When someone is charged with criminal offences, there is usually more than one court date. If the matter is adjourned, the defendant is usually required to sign a bail undertaking.
The bail undertaking contains certain information such as their name and address, what they have been charged with, what court file the charges relate to, the next court date, and any conditions they are required to abide by.
A bail undertaking is a written promise, signed by the defendant, that they will return at the next court date and abide by the conditions of the bail. If the defendant fails to appear at the next mention, the magistrate or judge has the power to issue a warrant of apprehension under the Bail Act. That means, the police can lawfully arrest the defendant for the purpose of bringing them back before court.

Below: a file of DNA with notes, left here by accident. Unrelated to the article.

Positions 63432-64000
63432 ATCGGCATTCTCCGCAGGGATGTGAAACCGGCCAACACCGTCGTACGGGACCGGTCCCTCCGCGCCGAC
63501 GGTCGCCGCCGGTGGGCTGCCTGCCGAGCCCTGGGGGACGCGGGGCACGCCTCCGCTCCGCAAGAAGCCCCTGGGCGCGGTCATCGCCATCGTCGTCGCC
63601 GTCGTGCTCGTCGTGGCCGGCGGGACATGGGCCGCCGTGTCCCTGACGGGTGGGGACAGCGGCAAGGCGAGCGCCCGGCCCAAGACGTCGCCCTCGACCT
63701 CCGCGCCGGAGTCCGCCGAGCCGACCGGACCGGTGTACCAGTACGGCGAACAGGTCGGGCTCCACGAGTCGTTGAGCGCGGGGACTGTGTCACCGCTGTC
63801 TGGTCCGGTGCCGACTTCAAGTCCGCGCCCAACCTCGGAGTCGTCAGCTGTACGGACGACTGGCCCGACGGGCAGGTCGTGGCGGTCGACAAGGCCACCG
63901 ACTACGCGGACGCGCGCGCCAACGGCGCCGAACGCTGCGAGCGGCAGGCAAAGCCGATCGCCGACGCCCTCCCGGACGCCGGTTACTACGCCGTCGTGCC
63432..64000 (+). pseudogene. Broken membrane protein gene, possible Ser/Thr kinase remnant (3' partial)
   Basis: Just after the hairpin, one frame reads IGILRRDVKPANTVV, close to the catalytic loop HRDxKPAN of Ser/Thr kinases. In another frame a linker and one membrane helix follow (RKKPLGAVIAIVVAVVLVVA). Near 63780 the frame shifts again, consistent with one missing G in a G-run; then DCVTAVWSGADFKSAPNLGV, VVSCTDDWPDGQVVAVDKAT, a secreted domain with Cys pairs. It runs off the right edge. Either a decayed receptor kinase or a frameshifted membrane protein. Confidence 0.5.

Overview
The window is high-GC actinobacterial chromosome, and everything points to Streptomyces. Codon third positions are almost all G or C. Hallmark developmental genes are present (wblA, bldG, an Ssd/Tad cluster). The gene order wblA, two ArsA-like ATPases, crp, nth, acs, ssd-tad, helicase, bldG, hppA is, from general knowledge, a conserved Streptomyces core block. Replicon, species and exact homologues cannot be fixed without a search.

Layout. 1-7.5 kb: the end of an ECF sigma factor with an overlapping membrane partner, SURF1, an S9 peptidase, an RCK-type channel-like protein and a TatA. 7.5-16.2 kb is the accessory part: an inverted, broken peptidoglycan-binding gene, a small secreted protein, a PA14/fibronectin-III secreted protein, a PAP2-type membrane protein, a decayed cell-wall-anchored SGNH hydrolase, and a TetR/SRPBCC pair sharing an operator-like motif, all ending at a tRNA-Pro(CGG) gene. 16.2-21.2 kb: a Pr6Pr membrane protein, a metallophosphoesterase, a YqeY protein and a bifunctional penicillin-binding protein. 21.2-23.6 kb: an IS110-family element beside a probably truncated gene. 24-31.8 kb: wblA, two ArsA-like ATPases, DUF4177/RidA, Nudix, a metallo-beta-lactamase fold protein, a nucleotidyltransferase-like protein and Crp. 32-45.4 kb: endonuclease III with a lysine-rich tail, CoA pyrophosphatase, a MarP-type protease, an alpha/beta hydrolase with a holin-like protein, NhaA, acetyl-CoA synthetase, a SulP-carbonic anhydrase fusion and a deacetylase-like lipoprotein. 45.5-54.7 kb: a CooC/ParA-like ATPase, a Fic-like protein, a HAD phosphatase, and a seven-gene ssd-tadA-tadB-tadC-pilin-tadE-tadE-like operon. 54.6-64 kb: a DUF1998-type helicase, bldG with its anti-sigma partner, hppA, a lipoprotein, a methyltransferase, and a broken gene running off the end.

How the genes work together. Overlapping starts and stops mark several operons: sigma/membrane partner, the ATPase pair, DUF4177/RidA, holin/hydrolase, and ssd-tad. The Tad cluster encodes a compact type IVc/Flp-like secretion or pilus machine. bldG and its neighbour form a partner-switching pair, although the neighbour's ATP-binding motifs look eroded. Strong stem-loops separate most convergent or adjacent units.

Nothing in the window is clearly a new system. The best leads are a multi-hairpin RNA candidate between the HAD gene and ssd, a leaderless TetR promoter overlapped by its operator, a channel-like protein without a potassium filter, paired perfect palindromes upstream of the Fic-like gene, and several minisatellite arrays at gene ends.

There are a few different types of bail undertaking, but the most common one is imposed by a magistrate. However, the police can also place someone on bail if they have charged the person and released them, rather than detaining them in the watchhouse.
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